For more information on the use of minimum success criteria and rubrics, feel free to have a look at this site: http://www.assessmentforlearning.edu.au/professional_learning/modules/success_criteria_and_rubrics/success_criteria_landing_page.html

What other topics would you like to see covered on this blog?  Please let me know!

Exploratory action research: improving teacher practice

 

Every year, I guide my students through the process of conducting a small research project.  For them, it’s often the first time they’ve done anything of the sort, so it’s really important that my students understand the importance of learning not only how, but also why they need to learn how to do this.  After all, it’s not always evident why future teachers also need to be able to conduct experiments.

I start by introducing my students to a few articles from “Champion Teachers: stories of exploratory action research“.  My students read stories about experienced teachers who take the time to explore their own practice of teaching.  The teachers in this booklet each follow the same general process: they think about a situation in their teaching that they’d like to work on, and formulate a question they want to work on or a problem they’d like to explore.  They then go through the steps of collecting some basic data, for instance through observation, before moving on to make a plan of action.  Then, they carry out their plan of action, again observing and collecting data as they go.  Does the new idea work out?  If so, why?  Or otherwise, why not?  They think about what their findings will mean for their practice in the future, and then share their findings with others.  Research done in this way, remains formal enough to insure fairly reliable results, while making it informal enough that everyone can join in, with research questions relevant to the daily practice.  It gives educators a simple set of tools to structure their thinking and acting so that they can easily improve their teaching.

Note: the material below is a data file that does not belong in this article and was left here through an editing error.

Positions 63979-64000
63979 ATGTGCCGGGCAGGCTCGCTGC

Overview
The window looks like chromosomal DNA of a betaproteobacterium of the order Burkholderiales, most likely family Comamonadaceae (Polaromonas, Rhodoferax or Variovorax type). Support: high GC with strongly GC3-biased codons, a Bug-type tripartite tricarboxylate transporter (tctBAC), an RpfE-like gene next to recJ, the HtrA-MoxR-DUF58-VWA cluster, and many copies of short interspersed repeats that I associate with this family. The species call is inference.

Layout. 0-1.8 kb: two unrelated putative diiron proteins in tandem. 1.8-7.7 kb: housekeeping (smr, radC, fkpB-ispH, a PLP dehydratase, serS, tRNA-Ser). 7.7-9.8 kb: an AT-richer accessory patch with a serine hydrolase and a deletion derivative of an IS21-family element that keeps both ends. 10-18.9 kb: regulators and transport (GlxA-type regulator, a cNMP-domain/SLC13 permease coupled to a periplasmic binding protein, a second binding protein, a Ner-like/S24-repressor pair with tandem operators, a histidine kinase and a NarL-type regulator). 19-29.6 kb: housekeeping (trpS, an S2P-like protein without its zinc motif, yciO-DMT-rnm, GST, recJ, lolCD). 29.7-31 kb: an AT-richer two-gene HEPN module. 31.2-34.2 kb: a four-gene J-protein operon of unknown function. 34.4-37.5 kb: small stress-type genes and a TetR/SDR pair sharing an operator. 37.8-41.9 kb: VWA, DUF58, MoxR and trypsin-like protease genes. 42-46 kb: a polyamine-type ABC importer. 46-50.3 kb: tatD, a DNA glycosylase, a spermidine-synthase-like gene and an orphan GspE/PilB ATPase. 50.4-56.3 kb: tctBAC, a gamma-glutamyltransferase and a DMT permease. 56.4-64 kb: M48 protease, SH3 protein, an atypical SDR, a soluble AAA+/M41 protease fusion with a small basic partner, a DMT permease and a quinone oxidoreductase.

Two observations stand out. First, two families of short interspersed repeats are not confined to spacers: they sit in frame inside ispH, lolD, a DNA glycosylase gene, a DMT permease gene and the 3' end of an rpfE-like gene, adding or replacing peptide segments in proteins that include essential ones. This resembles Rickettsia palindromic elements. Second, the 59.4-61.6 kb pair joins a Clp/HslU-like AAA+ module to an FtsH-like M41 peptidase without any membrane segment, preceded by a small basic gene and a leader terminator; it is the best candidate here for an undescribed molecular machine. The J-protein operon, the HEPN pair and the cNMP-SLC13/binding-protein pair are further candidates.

While reading the articles in this booklet, my students soon discover that teachers are never “done” with training and improving their practice as educators.  They also learn that research doesn’t have to be a big deal.  It can be a little deal, too.  What’s important is the underlying formalized, structured thinking that defines the difference between research and randomized efforts at self-improvement.  This sort of thinking can be learned, and that’s what I focus on when working with my students as future teacher practitioners.

One way I help my own students in formulating their thoughts about their research project is to employ an adaptation of “Shark Tank“, a reality television program in which entrepreneurs pitch their idea to investors in the hope of taking their product to the next level.  In my adaptation, the students work in small groups.  Each student presents his research project to the group.  The various members of the group then ask critical, open questions meant to help the student refine his plan and make his research question concrete.  After each student has presented his plan and answered all the questions, the group decides which plan was the best by awarding them “money” with which that plan can be carried out.  The winning plans are then presented to the entire class.  Plans that gain the least amount of “money” are presented to me so we can work on improving that plan one-on-one.

This form of co-operative learning was well-received by the students in my class.  Not only did it help everyone get their thoughts organized on this otherwise very daunting project, but they also learned to listen carefully to each other and ask thoughtful, open, yet critical questions in order to help each other.  It also helped create a feeling of connection between the students, as they support each other in their individual quests for development.  And that, in my view, is a very good thing.


For further reading on exploratory action research, a link to the booklet: “Champion Teachers: Stories of exploratory action research

To learn more about the “Champion Teachers” in general, please feel free to follow this link: https://englishagenda.britishcouncil.org/continuing-professional-development/cpd-teacher-trainers/champion-teachers-stories-exploratory-action-research

http://www.teachingenglish.org.uk/article/action-research?utm_source=twitter-google%2B&utm_medium=social&utm_campaign=bc-teachingenglish